At the Throat of American Democracy, Conclusion

Published: January 25, 2022

By Jim Lichtman
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“To meet the challenge of our times, so that we can later look back upon this era not as one of which we need be ashamed but as a turning point on the way to a better America, we must first defeat the enemy within.”—Robert F. Kennedy

How close did we come to the end of American democracy on January 6, 2021?

Father Charles Coughlin was taken down when listeners began to catch-on to his anti-Semitic rants and the Catholic church pulled the plug on his broadcasting career. Republican Senator Joseph McCarthy’s reign came to an end when his strong-arm tactics of “guilt by association” were publicly exposed by journalist Edward R. Murrow.

Donald Trump, the false prophet from New York, demagogued his way into the presidency by validating the lies and conspiracies his constituents obsessively cling to: Mexicans are rapists; Barrack Obama was born in Kenya; Hillary Clinton was behind a human trafficking and child sex ring from a pizza parlor.

Donald Trump may lack education having bribed and cheated his way through a series of prestigious schools, but this poorly spoken man knows exactly how to exploit the fears of supporters enabling them to confuse passion for patriotism.

Demagoguery in the US has evolved from a priest to a senator to the President of the United States. Trump lives because his Republican loyalists in Congress supply the oxygen he needs to spread his poison: discontent; lies, and the violence we all witnessed on January 6.

So how do we defeat this new enemy within?

Of all the information I have researched on the topic, Otis White—who develops strategic plans for local governments and civic organizations—has some of the best wisdom on the topic.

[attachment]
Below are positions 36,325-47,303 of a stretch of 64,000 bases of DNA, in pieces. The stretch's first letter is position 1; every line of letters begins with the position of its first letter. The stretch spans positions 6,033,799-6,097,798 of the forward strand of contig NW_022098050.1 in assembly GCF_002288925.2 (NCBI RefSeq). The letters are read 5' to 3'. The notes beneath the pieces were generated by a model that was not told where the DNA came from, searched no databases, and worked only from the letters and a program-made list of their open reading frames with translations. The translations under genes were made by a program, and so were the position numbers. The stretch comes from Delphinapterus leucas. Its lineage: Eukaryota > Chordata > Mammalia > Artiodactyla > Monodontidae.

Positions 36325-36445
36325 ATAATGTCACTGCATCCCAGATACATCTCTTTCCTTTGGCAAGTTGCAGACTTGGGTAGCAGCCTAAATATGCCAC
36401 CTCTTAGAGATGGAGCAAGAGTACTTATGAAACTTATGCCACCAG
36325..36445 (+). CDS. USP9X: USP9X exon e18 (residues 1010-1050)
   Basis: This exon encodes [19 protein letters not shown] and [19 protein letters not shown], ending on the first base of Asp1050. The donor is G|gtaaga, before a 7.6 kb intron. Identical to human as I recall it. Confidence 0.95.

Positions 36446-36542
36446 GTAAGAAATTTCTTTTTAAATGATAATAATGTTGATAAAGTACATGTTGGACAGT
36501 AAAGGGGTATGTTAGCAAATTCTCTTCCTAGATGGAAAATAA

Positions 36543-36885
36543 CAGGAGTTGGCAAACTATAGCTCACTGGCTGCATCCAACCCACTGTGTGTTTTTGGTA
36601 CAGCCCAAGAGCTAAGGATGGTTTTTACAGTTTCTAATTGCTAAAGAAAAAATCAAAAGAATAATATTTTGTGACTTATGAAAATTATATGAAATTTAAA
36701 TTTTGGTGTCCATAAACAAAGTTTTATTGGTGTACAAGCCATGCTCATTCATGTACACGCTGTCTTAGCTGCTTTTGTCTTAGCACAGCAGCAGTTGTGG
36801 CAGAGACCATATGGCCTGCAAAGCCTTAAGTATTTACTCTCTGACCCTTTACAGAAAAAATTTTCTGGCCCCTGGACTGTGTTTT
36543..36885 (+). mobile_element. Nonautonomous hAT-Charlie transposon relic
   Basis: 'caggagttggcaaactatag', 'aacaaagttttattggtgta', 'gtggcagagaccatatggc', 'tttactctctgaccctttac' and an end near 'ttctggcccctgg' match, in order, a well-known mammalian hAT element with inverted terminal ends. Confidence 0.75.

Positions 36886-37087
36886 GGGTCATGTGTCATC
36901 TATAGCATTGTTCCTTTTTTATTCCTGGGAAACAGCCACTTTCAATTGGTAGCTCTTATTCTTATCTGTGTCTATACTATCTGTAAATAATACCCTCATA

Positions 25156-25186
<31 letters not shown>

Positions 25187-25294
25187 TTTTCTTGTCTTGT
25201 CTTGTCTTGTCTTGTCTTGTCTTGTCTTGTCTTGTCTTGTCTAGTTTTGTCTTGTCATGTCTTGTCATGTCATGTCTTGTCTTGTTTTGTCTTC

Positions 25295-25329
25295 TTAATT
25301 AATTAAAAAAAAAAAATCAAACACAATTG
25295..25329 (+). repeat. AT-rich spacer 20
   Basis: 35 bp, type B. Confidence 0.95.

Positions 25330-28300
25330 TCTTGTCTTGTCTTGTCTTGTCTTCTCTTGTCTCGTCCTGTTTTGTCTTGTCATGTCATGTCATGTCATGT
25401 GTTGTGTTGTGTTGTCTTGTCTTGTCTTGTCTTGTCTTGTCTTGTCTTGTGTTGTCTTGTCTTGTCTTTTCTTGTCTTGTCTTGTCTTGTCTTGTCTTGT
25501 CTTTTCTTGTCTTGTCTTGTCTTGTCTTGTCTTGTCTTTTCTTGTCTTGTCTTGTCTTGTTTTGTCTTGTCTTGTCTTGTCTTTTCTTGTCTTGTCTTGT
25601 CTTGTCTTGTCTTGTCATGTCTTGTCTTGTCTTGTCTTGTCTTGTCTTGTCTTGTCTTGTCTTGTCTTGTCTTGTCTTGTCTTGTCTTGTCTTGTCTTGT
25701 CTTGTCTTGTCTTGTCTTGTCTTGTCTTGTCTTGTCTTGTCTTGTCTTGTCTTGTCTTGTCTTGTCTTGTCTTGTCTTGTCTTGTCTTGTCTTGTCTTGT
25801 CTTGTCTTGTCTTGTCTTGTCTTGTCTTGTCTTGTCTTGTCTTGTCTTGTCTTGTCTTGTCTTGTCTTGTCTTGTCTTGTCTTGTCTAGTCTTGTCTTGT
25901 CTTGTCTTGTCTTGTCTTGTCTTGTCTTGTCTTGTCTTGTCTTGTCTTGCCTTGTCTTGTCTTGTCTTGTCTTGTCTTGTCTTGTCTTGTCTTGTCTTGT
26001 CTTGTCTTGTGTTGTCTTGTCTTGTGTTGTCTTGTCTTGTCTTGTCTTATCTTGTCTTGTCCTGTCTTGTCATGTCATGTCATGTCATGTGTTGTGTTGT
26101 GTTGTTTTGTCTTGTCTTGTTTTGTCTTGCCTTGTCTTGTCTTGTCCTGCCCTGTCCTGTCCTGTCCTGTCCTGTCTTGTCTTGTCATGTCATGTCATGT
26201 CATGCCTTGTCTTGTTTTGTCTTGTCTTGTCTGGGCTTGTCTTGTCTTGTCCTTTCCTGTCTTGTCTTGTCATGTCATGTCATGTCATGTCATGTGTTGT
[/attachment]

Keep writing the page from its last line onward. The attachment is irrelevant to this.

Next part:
Don’t return fire when attacked. Demagogues are masters at name-calling, and you can’t win by trying to match them insult for insult. Remember: They aim to turn politics into a them-vs.-you battle. Don’t take the bait. 

Don’t make fun of demagogues. The temptation will be strong to poke fun at their clownish behavior, but keep in mind that demagogues rise by telling people that powerful others are taking advantage of them. Treat them as clowns and it only bolsters their claims. Not only are people taking advantage of you, the demagogue will tell his followers, they’re laughing at you as well. 

Treat the demagogue like a serious politician. When he promises fantastic things, analyze his promises the way you would a more serious leader’s. Tell the public what it would cost, what it would yield in benefits, who it would benefit, and who would pay. Don’t exaggerate. Don’t condemn. Just state the facts. But make sure your analysis is widely available and discussed. 

Keep pointing out the issues not being addressed. Demagogues tend to have narrow bandwidths. They talk endlessly about their hobbyhorse issues but are easily bored by other, often more important matters. Use that boredom to emphasize the winning message: This mayor doesn’t want to do his job. 

Praise responsible politicians. Find some “workhorses” and praise their efforts to take on the city’s neglected issues. (How about a “Workhorse Award?”) Let others draw the distinction between these workhorses and the showhorse in the mayor’s office. 

Talk past the demagogue to his followers. Some unhappy citizens sent you a message in the election that they felt neglected. Find out what is bothering them and make their concerns part of your communications. You won’t win all of them over, but you may lessen the anger that is fueling the demagogue’s rise. 

Beware of the manufactured crisis. As demagogues fail, they sometimes try to gin up support by creating crises—then demanding that others fall in line behind them. If this happens, start asking questions: Is this a genuine crisis or a problem the city has faced time and again? If it’s an old problem in a hyped-up guise, how has it been dealt with in the past? How did those solutions compare with what the mayor is suggesting now? If you can direct the debate along these lines, calmness will replace crisis. And there’s nothing less useful to a demagogue than a calm city.

Last week, the Supreme Court ruled that the National Archives can release White House documents to the House select committee investigating the January 6 insurrection. One document shockingly reveals that Trump had prepared an executive order that would empower the Secretary of the Defense to “seize, collect, retain and analyze all machines, equipment, electronically stored information, and material records required for retention…”

How close did we come to the end of American democracy on January 6, 2021?

Too close.

And we’re not out of the woods yet.


  1. Good suggestions Jim to stop “validating the lies and conspiracies his constituents obsessively cling to…”
    Lets work on: “Don’t return fire when attacked…Keep pointing out the issues not being addressed…Talk past the demagogue to his followers…”

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